Opinion concerning "anymore" vs "any more" divides roughly into three camps:
There is no such word as "anymore". It is simply a misspelling.
"Anymore" and "any more" are two ways of spelling the same thing, and the two have the same meaning.
There is a useful difference in meaning between the two.
About the first two camps, little more needs to be said. Either statement stands on its own and needs no elaboration.
The difference in meaning considered useful by the third camp is that "anymore" is an adverb meaning "nowadays" or "any longer", while "any more" can be either adverb plus adjective, as in "I don't want any more pie", or adjective plus noun, as in "I don't want any more."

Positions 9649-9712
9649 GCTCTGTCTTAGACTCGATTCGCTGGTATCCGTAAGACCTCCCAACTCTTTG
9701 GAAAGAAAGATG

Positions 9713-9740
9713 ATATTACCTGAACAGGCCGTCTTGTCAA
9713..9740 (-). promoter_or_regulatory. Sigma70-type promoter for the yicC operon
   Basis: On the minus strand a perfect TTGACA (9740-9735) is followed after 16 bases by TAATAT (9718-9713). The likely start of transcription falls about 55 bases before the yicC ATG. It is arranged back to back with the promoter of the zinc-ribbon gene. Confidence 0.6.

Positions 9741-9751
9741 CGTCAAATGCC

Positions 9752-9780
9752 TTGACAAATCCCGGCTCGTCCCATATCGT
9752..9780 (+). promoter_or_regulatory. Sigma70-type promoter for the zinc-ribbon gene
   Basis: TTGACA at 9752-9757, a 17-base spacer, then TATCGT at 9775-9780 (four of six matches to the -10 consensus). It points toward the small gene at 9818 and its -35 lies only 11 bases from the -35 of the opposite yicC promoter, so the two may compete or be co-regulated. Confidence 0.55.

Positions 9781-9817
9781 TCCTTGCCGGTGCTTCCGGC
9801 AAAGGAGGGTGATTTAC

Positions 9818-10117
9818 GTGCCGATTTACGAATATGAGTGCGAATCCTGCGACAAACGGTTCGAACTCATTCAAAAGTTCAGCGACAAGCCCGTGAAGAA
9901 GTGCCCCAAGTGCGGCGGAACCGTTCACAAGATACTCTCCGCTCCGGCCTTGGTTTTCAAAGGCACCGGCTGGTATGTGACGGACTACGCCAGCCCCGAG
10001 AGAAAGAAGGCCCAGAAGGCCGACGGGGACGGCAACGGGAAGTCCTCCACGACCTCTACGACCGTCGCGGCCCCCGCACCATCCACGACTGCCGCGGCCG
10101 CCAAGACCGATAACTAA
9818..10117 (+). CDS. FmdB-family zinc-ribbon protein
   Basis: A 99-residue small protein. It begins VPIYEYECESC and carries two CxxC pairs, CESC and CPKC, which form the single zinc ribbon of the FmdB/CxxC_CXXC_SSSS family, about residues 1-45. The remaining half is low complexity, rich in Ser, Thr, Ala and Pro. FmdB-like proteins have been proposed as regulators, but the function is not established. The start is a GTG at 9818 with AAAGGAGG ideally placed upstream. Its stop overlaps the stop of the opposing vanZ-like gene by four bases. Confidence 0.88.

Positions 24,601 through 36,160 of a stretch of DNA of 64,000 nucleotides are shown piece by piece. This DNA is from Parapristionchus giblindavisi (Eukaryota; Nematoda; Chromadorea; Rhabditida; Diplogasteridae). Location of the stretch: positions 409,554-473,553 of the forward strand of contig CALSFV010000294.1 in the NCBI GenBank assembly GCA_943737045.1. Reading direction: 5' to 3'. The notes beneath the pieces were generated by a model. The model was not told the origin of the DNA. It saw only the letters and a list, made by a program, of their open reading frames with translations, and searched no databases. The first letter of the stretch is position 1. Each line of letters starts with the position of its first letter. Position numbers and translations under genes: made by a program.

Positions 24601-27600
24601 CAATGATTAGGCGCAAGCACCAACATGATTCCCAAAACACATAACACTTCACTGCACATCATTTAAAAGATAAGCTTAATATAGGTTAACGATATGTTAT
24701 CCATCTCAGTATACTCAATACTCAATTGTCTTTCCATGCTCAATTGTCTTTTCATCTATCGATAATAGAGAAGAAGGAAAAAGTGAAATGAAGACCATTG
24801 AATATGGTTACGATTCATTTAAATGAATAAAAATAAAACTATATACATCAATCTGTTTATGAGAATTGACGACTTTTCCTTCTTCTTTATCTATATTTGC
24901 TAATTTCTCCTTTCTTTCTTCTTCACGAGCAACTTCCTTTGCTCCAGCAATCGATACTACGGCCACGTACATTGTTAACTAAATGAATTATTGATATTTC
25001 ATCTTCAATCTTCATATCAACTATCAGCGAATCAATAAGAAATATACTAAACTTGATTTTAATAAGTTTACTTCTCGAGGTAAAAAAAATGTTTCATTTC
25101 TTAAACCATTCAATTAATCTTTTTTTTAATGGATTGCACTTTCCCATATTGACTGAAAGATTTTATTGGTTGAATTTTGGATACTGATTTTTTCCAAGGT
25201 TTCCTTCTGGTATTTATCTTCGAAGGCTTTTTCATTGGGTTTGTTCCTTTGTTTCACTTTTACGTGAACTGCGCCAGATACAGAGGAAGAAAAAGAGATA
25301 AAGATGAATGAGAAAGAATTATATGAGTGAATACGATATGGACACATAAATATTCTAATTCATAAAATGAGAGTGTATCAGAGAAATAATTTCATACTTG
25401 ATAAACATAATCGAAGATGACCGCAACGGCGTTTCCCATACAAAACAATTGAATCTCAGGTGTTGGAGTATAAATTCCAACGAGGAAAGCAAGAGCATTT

The difference between the two meanings is illustrated in the sentence: "I don't buy books anymore because I don't need any more books."
The distinction of "any more" and "anymore" seems to be recognized by many, but not all, US users and by dictionaries published in the US. At least one British dictionary (NSOED/93) and some British users recognize "anymore" as an alternative spelling of "any more", but do not recognize a difference in meaning.
The adverb "anymore" is standard American English when it is used in a negative sense, as in "I don't do that anymore." It is a regional or dialectal usage, mostly restricted to spoken English, when it is used in a positive sense, meaning "nowadays", as in "Anymore I do that" or "I do that anymore."